New technique efficiently converts human stem cells into insulin-producing cells
Researchers have converted human stem cells into insulin-producing cells and demonstrated in mice infused with such cells that blood sugar levels can be controlled and diabetes functionally cured for nine months.
The findings, from researchers at Washington University School of Medicine in St. Louis, are published online Feb. 24 in the journal Nature Biotechnology.
“These mice had very severe diabetes with blood sugar readings of more than 500 milligrams per deciliter of blood — levels that could be fatal for a person — and when we gave the mice the insulin-secreting cells, within two weeks their blood glucose levels had returned to normal and stayed that way for many months,” said principal investigator Jeffrey R. Millman, assistant professor of medicine at the School of Medicine and of biomedical engineering at the McKelvey School of Engineering.
Several years ago, the same researchers discovered how to convert human stem cells into pancreatic beta cells that make insulin. When such cells encounter blood sugar, they secrete insulin. Still, previous work has had its limitations and had not effectively controlled diabetes in mice.
Now, the researchers have shown a new technique they developed can more efficiently convert human stem cells into insulin-producing cells that more effectively control blood sugar.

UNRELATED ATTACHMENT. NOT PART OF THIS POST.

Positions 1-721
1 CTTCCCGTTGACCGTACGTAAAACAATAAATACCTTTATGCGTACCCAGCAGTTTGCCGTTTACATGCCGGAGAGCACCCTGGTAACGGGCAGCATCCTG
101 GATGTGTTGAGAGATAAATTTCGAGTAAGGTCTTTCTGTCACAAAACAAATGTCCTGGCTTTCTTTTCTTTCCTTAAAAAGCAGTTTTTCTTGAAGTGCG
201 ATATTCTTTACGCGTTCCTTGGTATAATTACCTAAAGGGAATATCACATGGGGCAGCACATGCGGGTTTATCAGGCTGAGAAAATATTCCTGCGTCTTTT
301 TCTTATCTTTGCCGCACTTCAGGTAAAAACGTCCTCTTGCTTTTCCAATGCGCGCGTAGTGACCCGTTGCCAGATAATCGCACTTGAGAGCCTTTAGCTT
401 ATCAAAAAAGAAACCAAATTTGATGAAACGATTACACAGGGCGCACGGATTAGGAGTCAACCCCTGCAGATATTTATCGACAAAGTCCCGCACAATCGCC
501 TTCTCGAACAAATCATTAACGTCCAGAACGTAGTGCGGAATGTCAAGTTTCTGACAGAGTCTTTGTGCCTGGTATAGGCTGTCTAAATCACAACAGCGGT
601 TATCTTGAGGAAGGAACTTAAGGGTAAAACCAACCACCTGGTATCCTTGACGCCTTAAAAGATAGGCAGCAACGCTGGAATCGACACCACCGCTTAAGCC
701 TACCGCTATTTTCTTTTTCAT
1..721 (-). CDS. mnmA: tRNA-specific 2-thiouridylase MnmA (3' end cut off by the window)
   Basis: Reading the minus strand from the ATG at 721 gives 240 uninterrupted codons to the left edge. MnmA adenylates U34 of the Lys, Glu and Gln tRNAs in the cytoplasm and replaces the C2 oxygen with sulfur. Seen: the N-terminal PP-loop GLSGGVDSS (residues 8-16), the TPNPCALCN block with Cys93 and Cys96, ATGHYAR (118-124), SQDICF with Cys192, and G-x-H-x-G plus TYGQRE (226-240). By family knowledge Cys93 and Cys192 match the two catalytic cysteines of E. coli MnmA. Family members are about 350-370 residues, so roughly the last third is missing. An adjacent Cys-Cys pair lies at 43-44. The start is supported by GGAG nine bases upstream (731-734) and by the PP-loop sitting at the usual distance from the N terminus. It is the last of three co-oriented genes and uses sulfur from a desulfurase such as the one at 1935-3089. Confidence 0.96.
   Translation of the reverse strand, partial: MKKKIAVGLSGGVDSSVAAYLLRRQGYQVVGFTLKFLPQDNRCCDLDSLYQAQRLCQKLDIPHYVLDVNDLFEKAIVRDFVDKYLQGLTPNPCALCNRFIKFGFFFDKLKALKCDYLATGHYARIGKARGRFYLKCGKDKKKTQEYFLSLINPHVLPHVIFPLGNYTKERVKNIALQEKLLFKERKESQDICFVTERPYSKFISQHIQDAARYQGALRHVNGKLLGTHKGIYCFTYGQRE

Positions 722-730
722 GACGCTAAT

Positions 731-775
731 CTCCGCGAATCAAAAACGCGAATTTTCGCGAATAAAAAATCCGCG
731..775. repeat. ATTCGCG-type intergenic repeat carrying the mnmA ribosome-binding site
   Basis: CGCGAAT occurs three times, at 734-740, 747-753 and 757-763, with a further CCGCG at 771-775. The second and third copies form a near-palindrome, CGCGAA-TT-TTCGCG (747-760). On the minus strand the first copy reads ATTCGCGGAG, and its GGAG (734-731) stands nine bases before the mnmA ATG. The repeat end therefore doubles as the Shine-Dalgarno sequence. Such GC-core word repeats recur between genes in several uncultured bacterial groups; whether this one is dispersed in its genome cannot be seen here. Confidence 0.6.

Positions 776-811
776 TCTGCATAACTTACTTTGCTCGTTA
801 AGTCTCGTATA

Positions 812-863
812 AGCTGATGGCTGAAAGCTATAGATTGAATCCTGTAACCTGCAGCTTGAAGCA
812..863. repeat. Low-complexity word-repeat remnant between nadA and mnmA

“A common problem when you’re trying to transform a human stem cell into an insulin-producing beta cell — or a neuron or a heart cell —is that you also produce other cells that you don’t want,” Millman said. “In the case of beta cells, we might get other types of pancreas cells or liver cells.”
Off-target pancreas and liver cells don’t hurt anything when implanted into a mouse, but they don’t fight diabetes either.
“The more off-target cells you get, the less therapeutically relevant cells you have,” he said. “You need about a billion beta cells to cure a person of diabetes. But if a quarter of the cells you make are actually liver cells or other pancreas cells, instead of needing a billion cells, you’ll need 1.25 billion cells. It makes curing the disease 25% more difficult.”
Using the new technique, Millman’s team found far fewer off-target cells were produced while the beta cells that were made had improved function. The technique targets the cells’ internal scaffolding, called the cytoskeleton. The cytoskeleton is what gives a cell its shape and allows the cell to interact with its surrounding environment, converting physical cues into biochemical signals.
“It’s a completely different approach, fundamentally different in the way we go about it,” he said. “Previously, we would identify various proteins and factors and sprinkle them on the cells to see what would happen. As we have better understood the signals, we’ve been able to make that process less random.”
Understanding that process has allowed Millman’s team to produce more beta cells. Importantly, the new technique works efficiently across stem cells from multiple different sources, greatly expanding the ability of this technique in the study of disease.
“We were able to make more beta cells, and those cells functioned better in the mice, some of which remained cured for more than a year,” Millman said.
He explained that there still is much to do before this strategy can be used to treat people with diabetes. They will need to test the cells over longer periods of time in larger animal models and work to automate the process to have any hope of producing beta cells that can help the millions of people who currently require insulin injections to control their diabetes. But the research is continuing.